There are certainly people in the majority who are champions for equity—gender equity and racial equity—and then there are those who are not, because they feel that this conversation might conflict with their cultural values around meritocracy. They claim, ‘Really, truly, we are a meritocratic organization, everybody does have the opportunity to be successful if they work hard enough. I don’t understand why diversity is important.’ So, a conversation around diversity of thought might be more appealing. They say, ‘I can be a champion of diversity if I can understand how it makes us perform better as an organization.’
This diversity-of-thought conversation can be summarized as, ‘We all are different. Each one of us, no matter what your skin color is, your gender is, your sexual orientation is. Whether you grew up in Japan or the U.S., we all bring with us a perspective and a difference of opinion, and when we harness all of that together, we can be better, we can function better, and we can be more creative and innovative, and produce more as an organization.’ The challenge is when the equity and the diversity-of-thought conversations become divorced because we don’t feel like we can talk about the hard stuff, which is equity, and we only want to talk about the easier stuff, which is diversity of thought. My research tries to bring these two perspectives together, to address what I refer to as the ‘both/and.’ I argue that it is in talking about equity and fairness, and addressing the inequity in our organizations, that actually enables us to have diverse perspectives in the room to share that can then help organizations be more forward-thinking, more creative, and more innovative.
Do you think it’s possible to have diversity without racial diversity?
This is one of those questions that makes me feel compelled to address both my desire as a human and my orientation as a scholar. I can’t ignore the fact that I am a black woman, and I don’t want to because my perspective and the way that I entered this diversity conversation was through the lens of racial diversity, and my experiences with it. I, personally, would have a hard time continuing to research and talk about diversity and inclusion if race was not part of the conversation. For me, the degree of openness to discussing race helps me to assess the inclusiveness of an organizational climate. It helps me to understand whether equity is a taboo subject, or whether the perspective is that equity is fine to talk about as long as we don’t talk about race. At the same time, I teach a class here at the Wharton School called ‘Leading Diversity in Organizations.’ My syllabus says, ‘This class takes a broad-based approach to talking about diversity and inclusion.’ There are many different ways in which we talk about diversity, which is really important to helping our students learn and grow personally and academically. There are many different demographic categories and social identities that students want to discuss. Also, we don’t only talk about how diversity affects a person. We also talk about how it affects an organization.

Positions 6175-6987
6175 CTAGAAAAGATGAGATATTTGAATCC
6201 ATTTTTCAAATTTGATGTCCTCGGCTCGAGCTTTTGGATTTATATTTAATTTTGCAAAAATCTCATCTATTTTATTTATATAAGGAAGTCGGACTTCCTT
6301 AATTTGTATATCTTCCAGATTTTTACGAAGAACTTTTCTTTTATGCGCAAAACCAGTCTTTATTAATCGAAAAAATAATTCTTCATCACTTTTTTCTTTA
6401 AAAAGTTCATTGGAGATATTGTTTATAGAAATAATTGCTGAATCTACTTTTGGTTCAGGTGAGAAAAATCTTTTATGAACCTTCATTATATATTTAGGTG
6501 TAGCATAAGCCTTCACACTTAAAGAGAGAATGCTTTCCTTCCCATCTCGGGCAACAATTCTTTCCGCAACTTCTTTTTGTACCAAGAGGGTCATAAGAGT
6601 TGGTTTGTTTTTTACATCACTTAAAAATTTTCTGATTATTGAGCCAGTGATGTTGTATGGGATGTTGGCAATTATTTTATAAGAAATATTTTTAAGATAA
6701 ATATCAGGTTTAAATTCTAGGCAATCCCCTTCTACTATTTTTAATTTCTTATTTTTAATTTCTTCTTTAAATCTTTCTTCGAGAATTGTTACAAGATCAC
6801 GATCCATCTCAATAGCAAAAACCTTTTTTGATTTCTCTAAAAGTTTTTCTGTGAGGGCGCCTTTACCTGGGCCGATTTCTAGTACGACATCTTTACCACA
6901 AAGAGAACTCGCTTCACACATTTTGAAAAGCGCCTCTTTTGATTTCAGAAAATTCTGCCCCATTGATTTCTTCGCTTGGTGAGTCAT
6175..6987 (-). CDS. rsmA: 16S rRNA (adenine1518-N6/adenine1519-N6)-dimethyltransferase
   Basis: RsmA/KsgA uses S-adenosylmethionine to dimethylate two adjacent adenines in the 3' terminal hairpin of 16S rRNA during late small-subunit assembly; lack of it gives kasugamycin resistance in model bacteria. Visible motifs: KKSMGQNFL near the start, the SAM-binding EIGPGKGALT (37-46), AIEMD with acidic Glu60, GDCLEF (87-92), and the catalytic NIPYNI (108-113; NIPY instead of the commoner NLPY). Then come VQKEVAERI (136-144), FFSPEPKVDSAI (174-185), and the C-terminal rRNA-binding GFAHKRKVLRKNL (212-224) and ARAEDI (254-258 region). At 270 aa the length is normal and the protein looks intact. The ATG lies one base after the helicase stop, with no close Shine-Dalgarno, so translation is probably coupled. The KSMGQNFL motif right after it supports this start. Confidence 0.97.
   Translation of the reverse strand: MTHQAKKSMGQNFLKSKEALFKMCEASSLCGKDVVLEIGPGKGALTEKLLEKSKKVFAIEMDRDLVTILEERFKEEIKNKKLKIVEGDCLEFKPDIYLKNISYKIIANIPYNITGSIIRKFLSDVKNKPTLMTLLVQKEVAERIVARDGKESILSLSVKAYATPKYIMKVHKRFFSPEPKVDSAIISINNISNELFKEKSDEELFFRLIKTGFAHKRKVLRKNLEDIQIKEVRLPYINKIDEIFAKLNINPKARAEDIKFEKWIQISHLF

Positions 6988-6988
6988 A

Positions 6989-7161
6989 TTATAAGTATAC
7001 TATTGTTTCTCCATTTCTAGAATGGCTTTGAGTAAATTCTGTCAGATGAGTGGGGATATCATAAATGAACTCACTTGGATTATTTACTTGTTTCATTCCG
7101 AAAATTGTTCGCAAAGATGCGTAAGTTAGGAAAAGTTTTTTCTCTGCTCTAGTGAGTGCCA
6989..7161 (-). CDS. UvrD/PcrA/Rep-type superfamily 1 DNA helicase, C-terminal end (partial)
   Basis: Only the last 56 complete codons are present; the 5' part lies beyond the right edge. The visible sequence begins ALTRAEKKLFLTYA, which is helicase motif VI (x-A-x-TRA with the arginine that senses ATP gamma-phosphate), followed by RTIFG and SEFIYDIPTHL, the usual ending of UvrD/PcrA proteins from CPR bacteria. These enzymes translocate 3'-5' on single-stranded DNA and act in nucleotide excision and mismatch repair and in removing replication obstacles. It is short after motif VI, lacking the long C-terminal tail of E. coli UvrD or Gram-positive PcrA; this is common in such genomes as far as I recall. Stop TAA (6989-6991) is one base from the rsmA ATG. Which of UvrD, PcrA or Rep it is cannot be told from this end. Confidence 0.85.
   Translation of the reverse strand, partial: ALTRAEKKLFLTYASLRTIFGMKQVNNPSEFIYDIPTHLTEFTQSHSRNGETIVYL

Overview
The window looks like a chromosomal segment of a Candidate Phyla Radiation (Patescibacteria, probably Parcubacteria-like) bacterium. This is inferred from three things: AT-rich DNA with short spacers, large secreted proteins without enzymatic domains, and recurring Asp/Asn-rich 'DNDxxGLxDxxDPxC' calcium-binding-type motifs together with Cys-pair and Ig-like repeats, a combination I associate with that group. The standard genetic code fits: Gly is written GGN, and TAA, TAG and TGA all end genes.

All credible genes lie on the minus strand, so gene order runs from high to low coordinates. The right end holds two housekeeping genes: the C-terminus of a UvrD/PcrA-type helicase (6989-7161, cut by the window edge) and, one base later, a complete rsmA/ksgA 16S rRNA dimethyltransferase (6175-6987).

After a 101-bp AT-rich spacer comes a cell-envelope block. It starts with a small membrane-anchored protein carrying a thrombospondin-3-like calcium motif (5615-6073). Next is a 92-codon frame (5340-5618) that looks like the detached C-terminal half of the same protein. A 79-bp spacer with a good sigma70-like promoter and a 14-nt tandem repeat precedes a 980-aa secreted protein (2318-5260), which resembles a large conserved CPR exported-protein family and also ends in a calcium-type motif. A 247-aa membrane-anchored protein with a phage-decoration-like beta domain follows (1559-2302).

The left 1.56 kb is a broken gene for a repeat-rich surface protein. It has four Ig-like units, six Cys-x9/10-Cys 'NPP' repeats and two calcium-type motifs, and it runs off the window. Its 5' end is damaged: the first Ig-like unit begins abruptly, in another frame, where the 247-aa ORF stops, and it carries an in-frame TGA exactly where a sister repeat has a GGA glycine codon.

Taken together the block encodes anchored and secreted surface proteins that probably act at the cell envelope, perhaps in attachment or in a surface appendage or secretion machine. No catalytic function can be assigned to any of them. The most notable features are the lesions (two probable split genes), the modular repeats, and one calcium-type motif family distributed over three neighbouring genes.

I like to teach that class because I love hearing students compare racism in the U.S. to social class issues in Singapore, and relate all of these concerns to broader issues of marginalization in society. For me, the race conversation invites students from the U.S. to talk about marginality, and it invites international students to talk about the marginalized groups in their countries, and whether or not they have the same opportunity to be successful as those who are not marginalized. Conversations about race, though hard, keep us honest. Through them, we learn that we cannot have a conversation about creativity, innovation, and diversity of thought if we’re not being honest with ourselves about system issues that limit that.
What are negative aspects of workplaces without diversity?
Typically, too much consensus and groupthink, an unwillingness to tackle the hard stuff, everybody just saying, ‘Yes, that looks right.’ Then before you know it, someone has out-competed your organization because they were willing to challenge the status quo. There is something to be said about acknowledging that when we have different people in a room, we can have access to different ideas. However, we need integrating mechanisms. Students’ experiences at Wharton and Penn come up a lot in my class. They say, ‘Sure, Wharton or Penn is diverse, but people aren’t trying to hear each other’s perspectives or learn about their differences, and they’re not trying to take those different perspectives and actually change policies, practices, and create new things. Diversity for the sake of the diversity isn’t enough.’ So, the conversation now is also about inclusion, which can include creating fair practices, integrating differences, and including different voices in decision-making processes—which all challenge us to do things differently.